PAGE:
Year after year, though, it has been a close call and the School District has kept giving us warning after warning. We've been working on it and stewing about it, well, truthfully lots of us have been stewing while a small handful have been struggling through meetings and legal papers and budgets - and more politics than they ever expected - trying to find a solution. Now we're down to the wire, again. If we don't get five more kids enrolled by the end of August we will surely have much less money to run the school and the district may decide to not open it. And that's where the magic comes in.
Once again we've been corresponding with a family from far away that is intrigued but hasn't been able to commit because they would still need jobs and a place to live, all on short notice. It didn't look very promising but then, just a few weeks ago, one young couple suddenly had an opportunity they couldn't resist and moved away, leaving their just-finished cabin vacant and available. They also had to leave their city jobs, she as city clerk and he as facilities manager so those jobs are now open and the prospective family is thinking hard. Even as you are reading this, urgent correspondence is rushing back and forth between us in an attempt to work it all out before the end of August.
Normally, it would be a fool's bet to put any serious money on all the pieces falling into place in time - normally - in the usual sort of circumstances, in a more ordinary place. But then, the very fact that we're here at all flies in the face of reason. Think about it, less than a hundred people in a little one-store town on the rocky edge of an obscure inlet with nothing to attract anyone except the beauty of the place and nothing of value except a few fish - and the sometimes-cranky company of each other. Heck, we're not even on the way to anywhere else. Yet for well over a hundred years this small, slowly changing, slowly renewing bunch of what someone once called "fishermen, professors and other misfits" has managed to keep on keeping on.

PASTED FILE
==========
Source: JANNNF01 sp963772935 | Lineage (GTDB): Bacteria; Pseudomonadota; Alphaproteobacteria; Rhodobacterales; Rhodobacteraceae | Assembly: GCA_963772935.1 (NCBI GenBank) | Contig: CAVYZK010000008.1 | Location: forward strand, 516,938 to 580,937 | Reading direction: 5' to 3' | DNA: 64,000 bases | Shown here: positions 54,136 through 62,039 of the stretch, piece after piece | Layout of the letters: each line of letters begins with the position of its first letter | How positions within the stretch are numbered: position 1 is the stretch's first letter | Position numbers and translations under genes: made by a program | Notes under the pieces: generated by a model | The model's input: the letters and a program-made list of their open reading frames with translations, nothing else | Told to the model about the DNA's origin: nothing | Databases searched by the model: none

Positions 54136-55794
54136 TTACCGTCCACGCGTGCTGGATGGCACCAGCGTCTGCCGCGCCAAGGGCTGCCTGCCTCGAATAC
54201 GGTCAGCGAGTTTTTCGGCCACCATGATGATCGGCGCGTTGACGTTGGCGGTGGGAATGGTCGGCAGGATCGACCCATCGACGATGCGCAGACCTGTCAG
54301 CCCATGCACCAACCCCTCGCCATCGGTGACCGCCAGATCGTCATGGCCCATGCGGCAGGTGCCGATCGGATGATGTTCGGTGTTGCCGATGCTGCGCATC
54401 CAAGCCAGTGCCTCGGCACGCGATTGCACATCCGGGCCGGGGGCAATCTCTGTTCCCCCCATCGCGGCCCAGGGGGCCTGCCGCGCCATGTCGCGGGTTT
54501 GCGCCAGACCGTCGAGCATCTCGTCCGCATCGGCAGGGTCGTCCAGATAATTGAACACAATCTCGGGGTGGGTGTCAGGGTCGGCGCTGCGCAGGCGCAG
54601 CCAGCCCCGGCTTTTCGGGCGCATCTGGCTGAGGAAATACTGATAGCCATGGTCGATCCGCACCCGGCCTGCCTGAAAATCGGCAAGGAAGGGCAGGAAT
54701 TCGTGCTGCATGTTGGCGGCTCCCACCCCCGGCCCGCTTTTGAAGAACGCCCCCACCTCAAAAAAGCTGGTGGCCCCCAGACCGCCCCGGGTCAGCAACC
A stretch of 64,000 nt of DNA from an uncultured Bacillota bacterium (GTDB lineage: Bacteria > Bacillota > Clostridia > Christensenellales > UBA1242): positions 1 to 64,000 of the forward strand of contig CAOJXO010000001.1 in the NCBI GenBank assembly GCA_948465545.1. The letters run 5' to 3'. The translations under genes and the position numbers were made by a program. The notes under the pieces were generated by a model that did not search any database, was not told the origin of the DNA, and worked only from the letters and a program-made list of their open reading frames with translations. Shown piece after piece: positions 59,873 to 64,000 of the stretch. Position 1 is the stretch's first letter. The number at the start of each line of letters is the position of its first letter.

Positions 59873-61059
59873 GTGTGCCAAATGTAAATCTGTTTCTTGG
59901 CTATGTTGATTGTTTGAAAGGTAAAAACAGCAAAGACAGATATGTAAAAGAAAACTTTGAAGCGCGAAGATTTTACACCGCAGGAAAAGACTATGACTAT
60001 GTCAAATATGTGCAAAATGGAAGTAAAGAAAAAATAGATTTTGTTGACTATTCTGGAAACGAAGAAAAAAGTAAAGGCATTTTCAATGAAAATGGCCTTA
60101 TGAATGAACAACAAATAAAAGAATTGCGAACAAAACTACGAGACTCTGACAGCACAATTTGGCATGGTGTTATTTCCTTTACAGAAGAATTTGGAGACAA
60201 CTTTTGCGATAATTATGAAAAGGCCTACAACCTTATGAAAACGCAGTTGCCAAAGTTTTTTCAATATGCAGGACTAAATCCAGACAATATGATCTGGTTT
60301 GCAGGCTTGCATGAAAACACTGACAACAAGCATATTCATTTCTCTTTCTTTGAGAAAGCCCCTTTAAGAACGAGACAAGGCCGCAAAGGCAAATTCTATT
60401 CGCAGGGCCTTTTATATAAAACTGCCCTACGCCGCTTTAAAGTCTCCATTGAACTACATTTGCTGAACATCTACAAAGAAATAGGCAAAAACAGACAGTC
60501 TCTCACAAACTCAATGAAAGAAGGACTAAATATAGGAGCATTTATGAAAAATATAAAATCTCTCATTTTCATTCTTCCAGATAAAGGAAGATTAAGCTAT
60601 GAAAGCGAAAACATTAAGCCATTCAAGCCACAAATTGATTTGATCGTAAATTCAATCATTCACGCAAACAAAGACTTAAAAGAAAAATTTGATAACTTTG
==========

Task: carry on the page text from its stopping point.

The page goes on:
Are there any sporting types out there willing to make a small wager? Don't underestimate the magic!
As close followers of news from the bush may already know, "The Magic" that I referred to above didn't work the other night when the Chatham School District decided to close our school. The district is on the ropes financially and our little community simply doesn't have enough kids to pull in the funding dollars to cover the cost of keeping our school open.
Hard as it was to watch this happen, it was also tough watching four of the five members of the district board make the decision. They were clearly sympathetic but they saw no other way out. We could see that it hurt them to do it. One member who lives in Tenakee stuck with us to the end but the outcome was obvious from the start of the meeting.
Now what? Just now, the mood in our town is pretty subdued.
They tell us that they will re-open the school if we can get 10 students, but without a school it will hard to attract those new young families that the place needs if we are ever to have a school again.
So, what about the magic? Is it just an illusion? Not a bit of it! Every once in a while some traveler will wander through, maybe decide to linger, and before they know it the place will have grabbed a good hold on them. That's how the place is. They will bring children or have their children here. One way or another there will be enough of them. Perhaps class will be held in front of an old fashioned blackboard as they did here a hundred years ago. Magic may not be predictable, but that's why we call it magic.
Brooke Elgie writes from Tenakee Springs. He can be reached at firstname.lastname@example.org.